Martin Lewis, the celebrity consumer rights campaigner behind MoneySavingExpert, has called upon the government to extend the current ban on bailiffs evicting tenants, even if courts have agreed possession orders.
Lewis - who specialises in personal finance campaigns, often backed up by TV shows and media appearances - has taken to Twitter with a message to Housing Secretary Robert Jenrick.
Lewis tweets: “ Dear Robert Jenrick, as you know the Eng/Wales ban on baliffs evicting rental tenants is due to end on Monday. I presume you'll be extending this (it'd be madness not to). Please can you put people's mind at rest as soon as possible.”
The tweet bought rapid responses and retweets from the Generation Rent and Shelter campaigns.
Generation Rent qualified its support for Lewis by suggesting he did not go far enough.
The campaign group’s tweet said: “The government must bring back a FULL eviction ban. Yes, they need to stop bailiffs evicting people from their homes but they must also stop the court processing evictions, so renters aren’t under pressure to move as this public health crisis continues.”
The National Residential Landlords Association says it is “extremely likely” there will be an extension to the current ban on bailiffs conducting evictions even after court orders have been made. The current ban runs until January 11.
Yesterday MPs voted with an overwhelming majority to support the new England lockdown, which is expected to last until late February at least. The NRLA says this measure is likely to end with arrears being driven up.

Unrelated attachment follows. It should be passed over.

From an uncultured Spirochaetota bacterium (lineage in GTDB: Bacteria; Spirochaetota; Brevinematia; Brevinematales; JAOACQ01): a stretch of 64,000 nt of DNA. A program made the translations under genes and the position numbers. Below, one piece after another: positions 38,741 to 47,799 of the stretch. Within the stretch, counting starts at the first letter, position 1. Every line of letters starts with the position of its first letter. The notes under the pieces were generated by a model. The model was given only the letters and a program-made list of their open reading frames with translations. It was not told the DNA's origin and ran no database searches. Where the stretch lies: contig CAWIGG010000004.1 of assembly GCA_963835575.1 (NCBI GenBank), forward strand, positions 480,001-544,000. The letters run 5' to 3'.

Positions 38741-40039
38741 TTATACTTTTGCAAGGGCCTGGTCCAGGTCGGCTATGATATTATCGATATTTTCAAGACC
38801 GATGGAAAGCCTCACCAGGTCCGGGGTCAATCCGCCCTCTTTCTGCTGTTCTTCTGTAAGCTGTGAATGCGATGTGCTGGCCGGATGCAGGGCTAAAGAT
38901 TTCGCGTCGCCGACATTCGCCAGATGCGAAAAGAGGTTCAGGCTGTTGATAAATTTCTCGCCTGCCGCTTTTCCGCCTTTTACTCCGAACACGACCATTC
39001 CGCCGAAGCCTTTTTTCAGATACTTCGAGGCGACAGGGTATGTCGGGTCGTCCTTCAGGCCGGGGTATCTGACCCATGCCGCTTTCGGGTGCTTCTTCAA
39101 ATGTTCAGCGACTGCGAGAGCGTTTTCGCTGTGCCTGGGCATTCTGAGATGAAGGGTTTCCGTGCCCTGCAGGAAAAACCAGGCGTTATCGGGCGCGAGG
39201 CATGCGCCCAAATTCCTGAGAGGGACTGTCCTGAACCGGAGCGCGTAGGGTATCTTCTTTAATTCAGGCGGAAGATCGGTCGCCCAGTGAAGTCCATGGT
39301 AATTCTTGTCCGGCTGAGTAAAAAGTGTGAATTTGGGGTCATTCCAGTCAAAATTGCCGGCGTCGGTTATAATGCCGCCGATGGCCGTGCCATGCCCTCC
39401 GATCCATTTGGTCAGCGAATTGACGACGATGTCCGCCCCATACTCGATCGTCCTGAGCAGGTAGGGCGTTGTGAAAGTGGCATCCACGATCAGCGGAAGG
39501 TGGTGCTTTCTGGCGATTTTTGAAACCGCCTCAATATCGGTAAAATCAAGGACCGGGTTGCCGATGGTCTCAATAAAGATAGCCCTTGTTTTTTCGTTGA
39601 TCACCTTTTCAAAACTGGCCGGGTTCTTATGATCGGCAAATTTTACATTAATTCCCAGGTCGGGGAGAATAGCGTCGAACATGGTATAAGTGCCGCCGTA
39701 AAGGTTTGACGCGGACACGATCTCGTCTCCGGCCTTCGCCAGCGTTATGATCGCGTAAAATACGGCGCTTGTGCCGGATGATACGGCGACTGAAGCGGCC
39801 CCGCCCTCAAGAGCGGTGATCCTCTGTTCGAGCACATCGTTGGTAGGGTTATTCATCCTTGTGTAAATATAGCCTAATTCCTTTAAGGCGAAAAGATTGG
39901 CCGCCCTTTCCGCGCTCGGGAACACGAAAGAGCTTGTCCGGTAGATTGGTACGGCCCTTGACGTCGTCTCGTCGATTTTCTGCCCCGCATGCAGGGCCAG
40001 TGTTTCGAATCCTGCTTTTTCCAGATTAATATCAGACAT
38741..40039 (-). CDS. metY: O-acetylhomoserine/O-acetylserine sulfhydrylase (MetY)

Eviction bans of one kind or another have existed for almost a year now in most of the UK.
The first formal eviction ban started in March and ended in September, only to be reinstated in areas classified as Covid risk Tier 2 or Tier 3 during the autumn. Then on November 5 the government said renters would be protected during the second England-wide restrictions with no bailiff enforcement action, except for the most egregious cases such as anti-social behaviour.
The government also said that an exemption would be introduced for extreme pre-Covid rent arrears cases - those evictions could take place after all, thus meaning bailiffs and High Court Enforcement Officers could move to enforce warrants and complete evictions.
However, this will only apply to cases where the equivalent of nine months’ rent arrears had been built up before March 23 last year, when the UK went into its first national lockdown.
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